The daily lives of a shrinking Indian community that produced legendary businessmen like the Tatas, and a marginal Indo-African tribe, which has embraced the language and culture of the country, are up on display here in a new twin exhibition.
The exhibitions, totalling close to 200 richly captured photographs between them, were opened at the National Gallery of Modern Art by noted photographer Raghu Rai last evening.
While the first display titled "Through a Lens, By a Mirror" by Sooni Taraporevala, carefully captures the everyday lifestyle of the esoteric Parsis, the second "A Certain Grace" by Ketaki Sheth, delicately documents the quotidian living of the Sidi tribe, Indians of African descent who are spread in western and southern parts of India.
For Taraporevala, photographer and an award-winning screenwriter of "Salaam Bombay" fame, who pursued the Parsi community for over three decades to capture them in frames, it was a journey close to "her own roots" and "expansion of her cultural vocabulary".
"For me, photography has always been a form of magic. Photographs freezes time and survive death. My grandmother died, so did my grandfather and granduncle and a host of aunts and uncles who took with them an entire world. But not before I had captured them on celluloid. Their photographs still give me some measure of, perhaps, childish comfort," Taraporevala said.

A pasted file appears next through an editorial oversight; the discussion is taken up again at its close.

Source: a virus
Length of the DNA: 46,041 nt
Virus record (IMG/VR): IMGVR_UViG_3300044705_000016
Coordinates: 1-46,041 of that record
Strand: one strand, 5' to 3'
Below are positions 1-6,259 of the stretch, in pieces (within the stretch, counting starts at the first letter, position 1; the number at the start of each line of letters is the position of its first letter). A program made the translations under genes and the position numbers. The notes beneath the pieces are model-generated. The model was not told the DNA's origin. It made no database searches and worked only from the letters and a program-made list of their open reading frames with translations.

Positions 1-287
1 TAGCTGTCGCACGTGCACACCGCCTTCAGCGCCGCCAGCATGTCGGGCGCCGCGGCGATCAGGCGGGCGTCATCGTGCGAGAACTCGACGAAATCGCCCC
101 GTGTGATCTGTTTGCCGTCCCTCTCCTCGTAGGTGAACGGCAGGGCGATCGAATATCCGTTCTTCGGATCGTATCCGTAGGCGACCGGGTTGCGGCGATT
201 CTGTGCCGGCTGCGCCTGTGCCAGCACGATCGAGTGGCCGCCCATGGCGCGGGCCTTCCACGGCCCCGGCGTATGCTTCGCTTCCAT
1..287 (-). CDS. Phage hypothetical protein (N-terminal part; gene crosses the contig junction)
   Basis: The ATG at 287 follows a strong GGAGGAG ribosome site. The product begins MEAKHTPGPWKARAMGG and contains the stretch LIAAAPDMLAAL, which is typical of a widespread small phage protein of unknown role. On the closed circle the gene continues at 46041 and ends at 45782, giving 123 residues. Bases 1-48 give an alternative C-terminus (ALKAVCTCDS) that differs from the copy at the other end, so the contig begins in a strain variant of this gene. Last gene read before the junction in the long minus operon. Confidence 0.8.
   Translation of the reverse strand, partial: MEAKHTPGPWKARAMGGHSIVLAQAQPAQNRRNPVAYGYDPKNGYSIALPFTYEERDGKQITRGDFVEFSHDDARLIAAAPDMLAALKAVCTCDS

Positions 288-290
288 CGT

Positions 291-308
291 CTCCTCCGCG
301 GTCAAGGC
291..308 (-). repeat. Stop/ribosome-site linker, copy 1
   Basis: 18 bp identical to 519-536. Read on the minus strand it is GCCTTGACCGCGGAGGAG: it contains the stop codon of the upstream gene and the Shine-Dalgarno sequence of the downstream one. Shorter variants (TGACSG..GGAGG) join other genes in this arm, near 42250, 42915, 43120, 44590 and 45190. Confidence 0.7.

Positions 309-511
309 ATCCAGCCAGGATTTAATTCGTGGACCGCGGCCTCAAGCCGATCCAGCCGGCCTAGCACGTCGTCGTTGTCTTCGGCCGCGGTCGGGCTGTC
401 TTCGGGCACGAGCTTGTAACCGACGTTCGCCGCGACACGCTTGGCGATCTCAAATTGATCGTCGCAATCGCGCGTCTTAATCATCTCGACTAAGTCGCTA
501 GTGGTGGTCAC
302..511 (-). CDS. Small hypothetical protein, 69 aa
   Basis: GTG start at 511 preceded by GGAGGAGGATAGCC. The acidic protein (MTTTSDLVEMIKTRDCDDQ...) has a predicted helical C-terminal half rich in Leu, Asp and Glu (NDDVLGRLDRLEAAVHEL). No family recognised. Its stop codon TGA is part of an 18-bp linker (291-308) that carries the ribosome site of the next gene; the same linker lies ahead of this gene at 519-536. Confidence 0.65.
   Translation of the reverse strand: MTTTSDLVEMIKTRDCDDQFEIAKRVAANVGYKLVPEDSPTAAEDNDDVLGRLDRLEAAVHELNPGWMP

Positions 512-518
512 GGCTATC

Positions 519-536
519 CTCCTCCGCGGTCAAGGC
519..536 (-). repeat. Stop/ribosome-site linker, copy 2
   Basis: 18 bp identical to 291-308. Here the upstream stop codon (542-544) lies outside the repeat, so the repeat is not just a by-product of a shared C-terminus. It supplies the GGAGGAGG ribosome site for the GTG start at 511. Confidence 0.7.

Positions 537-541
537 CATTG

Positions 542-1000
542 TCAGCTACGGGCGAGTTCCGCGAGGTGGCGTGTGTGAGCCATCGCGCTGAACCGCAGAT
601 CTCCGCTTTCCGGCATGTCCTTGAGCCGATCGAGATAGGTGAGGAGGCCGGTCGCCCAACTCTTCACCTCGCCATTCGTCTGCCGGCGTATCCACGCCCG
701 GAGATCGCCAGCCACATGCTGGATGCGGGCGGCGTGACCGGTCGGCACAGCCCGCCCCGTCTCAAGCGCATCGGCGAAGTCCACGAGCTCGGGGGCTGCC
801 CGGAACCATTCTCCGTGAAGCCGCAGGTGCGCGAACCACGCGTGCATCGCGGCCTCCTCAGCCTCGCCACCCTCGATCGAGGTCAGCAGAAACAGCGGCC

The 125 frames by the 56-year-old photographer, who wrote Jabbar Patel's National Award-winning biopic on Ambedkar and recently penned and directed a Parsi-theme movie "Little Zizou", explores the myriad perspectives of her own family and the community, well known for their "progressive outlook and contribution to society".
So, she has photographed people as they go about their daily lives, successfully narrating emotions of her subjects as they make conversation, attend family functions, at home or in the streets of Mumbai, a city which is considered a Parsi bastion.
While Taraporevala's mix of colour and black-and-white photographs absorbs the finer nuances of the community and their legendary sartorial legacy, Sheth's 65 monochromes impressively reveal the lives of the Sidis, who over the past many centuries came to India, but have now culturally adapted the language, cuisine and attires of the land.
"For six years I travelled through much of Gujarat, Bombay, Goa, Hyderabad and the forests near Manchikere in Karnataka, where the Sidi live. It has been a long journey and my singular reward has been the friends and portraits I made on the way. These portraits bear witness to the quotidian of a community on the margins: the Sidi at home, at work, in celebration, in prayer, at births, deaths and marriages," Sheth said.